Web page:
Controversial? Politically incorrect? Irrelevant? What do you think?

I know that in our post-modern age our knee-jerk reaction is to respond to any talk of a so-called "just war" with protest and scorn.

However, I encourage you to continue reading through this series of quotes today instead of just taking one or two of them in a vacuum, because they will have an order to them as Luther makes his case Biblically.

In a Lutheran layman's terms, hatred and death are found everywhere, and war does not last forever, nor does peace (Ecclesiastes 3:8). True peace is found only in the Lord, our Prince of Peace and Savior, Jesus Christ (Isaiah 9:6) who overcame sin and death for us, for you (Romans 6:23; John 3:16; Romans 3:25; 1 John 2:2; 1 John 4:10; Hebrews 2:17).

NOTE: As you know, I am a newly converted Confessional Lutheran who recently escaped American Evangelicalism. That being said, please contact me ASAP if you believe that any of my "old beliefs" seem to have crept their way into any of the material you see published here, and especially if any of the content is not consistent with our Confessions and Lutheran doctrine (in other words, if it's not consistent with God's Word, which our Confessions merely summarize and point us back to) so that I can correct those errors immediately and not lead any of His little ones astray (James 3:1). Finally, please be aware that you might also discover that some of the earlier pieces I wrote on this blog back in 2013 definitely fall into that category since I was a "Lutheran-In-Name-Only" at the time and was completely oblivious to the fact that a "Book of Concord" containing our Confessions even existed. In addition, there are some entries that are a little "out there" so-to-speak since the subject matter was also heavy influenced by common Evangelical concerns/criticisms that aren't that big a deal for us Lutherans. I know that now and I'm still learning. Anyway, I decided to leave those published posts up on this website and in cyberspace only because we now have this disclaimer and only to demonstrate the continuing work of Christ and the Holy Spirit in my life (Hebrews 12:2; Philippians 1:6). Finally, please know that any time we engage in commenting on and/or interpreting a specific portion of the holy Scriptures, it will always follow the verse-by-verse notes from my Lutheran Study Bible unless otherwise noted. Thank you for stopping by and thank you in advance for your time, help, and understanding. Grace and peace to you and yours!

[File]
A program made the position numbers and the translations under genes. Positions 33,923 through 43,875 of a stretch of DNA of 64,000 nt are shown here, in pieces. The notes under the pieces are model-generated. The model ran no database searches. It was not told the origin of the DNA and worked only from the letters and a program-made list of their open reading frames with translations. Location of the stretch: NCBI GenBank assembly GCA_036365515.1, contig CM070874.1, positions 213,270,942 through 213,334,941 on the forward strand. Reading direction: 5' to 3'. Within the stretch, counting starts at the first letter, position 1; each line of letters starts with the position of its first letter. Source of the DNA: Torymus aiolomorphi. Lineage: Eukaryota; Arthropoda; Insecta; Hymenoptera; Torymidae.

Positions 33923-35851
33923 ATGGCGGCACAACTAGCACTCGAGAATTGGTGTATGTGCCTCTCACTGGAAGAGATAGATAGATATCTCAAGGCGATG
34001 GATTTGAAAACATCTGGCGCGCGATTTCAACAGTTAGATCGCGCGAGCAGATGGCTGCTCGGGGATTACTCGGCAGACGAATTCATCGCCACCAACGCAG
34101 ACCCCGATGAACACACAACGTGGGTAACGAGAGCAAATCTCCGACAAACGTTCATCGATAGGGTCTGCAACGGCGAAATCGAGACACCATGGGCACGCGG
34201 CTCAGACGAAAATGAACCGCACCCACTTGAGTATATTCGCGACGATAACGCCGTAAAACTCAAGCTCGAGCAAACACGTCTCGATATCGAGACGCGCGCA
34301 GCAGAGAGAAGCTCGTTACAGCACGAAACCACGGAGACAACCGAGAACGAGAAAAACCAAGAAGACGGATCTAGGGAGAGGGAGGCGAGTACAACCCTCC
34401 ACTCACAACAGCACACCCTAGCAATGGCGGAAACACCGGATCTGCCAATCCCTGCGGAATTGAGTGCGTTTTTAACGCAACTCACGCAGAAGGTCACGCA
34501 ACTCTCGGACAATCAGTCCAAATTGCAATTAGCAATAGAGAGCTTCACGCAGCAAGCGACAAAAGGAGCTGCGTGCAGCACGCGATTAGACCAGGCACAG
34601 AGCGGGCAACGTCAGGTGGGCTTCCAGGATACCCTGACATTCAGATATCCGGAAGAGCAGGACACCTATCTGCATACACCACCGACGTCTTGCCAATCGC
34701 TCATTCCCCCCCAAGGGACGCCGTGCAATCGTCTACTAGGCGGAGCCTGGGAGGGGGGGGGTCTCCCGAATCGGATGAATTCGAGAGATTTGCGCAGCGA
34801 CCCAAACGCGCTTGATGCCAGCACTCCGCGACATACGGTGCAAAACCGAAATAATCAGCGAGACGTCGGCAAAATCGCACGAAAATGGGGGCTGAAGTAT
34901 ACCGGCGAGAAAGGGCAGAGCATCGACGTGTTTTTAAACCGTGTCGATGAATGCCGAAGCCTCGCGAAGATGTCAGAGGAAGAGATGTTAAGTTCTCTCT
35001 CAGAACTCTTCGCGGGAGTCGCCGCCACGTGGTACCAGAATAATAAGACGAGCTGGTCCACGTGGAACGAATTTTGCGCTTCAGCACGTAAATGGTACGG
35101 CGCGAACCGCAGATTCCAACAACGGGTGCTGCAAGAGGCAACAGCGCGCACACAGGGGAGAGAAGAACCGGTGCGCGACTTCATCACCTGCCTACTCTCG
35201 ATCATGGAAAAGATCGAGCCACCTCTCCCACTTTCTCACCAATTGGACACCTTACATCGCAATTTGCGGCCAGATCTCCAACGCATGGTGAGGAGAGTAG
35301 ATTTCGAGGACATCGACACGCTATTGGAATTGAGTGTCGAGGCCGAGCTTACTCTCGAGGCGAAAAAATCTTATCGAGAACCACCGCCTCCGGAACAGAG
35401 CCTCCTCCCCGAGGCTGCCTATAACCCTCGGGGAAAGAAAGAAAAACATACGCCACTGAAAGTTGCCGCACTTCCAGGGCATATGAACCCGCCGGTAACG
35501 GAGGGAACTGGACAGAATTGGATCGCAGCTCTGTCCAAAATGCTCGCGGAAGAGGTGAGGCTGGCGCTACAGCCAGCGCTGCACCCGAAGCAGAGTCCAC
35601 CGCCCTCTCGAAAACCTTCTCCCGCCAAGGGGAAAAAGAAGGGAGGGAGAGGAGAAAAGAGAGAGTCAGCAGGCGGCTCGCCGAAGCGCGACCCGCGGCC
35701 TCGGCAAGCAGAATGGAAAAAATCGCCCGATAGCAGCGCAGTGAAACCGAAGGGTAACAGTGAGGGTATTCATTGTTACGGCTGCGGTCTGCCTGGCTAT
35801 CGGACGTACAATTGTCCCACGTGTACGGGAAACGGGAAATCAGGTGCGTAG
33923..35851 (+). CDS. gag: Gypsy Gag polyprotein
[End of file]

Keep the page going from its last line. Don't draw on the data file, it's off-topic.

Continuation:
About JKR

Christian. Husband. Father. Friend.

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Thank you for visiting A Lutheran Layman! Please feel free to leave a comment or a question since we do not exercise censorship. We've seen a similar policy with other blogs and it's worth repeating: Please act as if you're a guest in my home, and we'll get along just fine. I think anyone would agree that the kind of back-and-forth that is characteristic of blogs/chat forums and social media is becoming tiresome for all of us. Still, we should confess, edify, and love (and contend and defend when needed). Bottom line? Search the Scriptures! Apply Acts 17:11 to anything and everything you find here and, if you do happen to disagree with something you find here (which is certainly ok), or think I'm "irresponsible" and "wrong" for writing it, then please refute my position by supporting yours with Scripture and/or the Confessions. I don't think that's an unreasonable request, especially for those who identify themselves as "Christians" here, right? Besides, Proverbs 27:17 tells us "Iron sharpens iron, and one man sharpens another" and 2 Timothy 3:16 says, "all Scripture is breathed out by God and profitable for teaching, for reproof, for correction, and for training in righteousness." If you have an opinion that's great, I welcome it, but try to support it using God's Word. I mean, if the goal here is to help us all arrive at the truth of God's Word (myself included), then it should be easy to follow through on this one simple request (I'm talking to all you "Anonymous" visitors out there). Grace and peace to you and yours!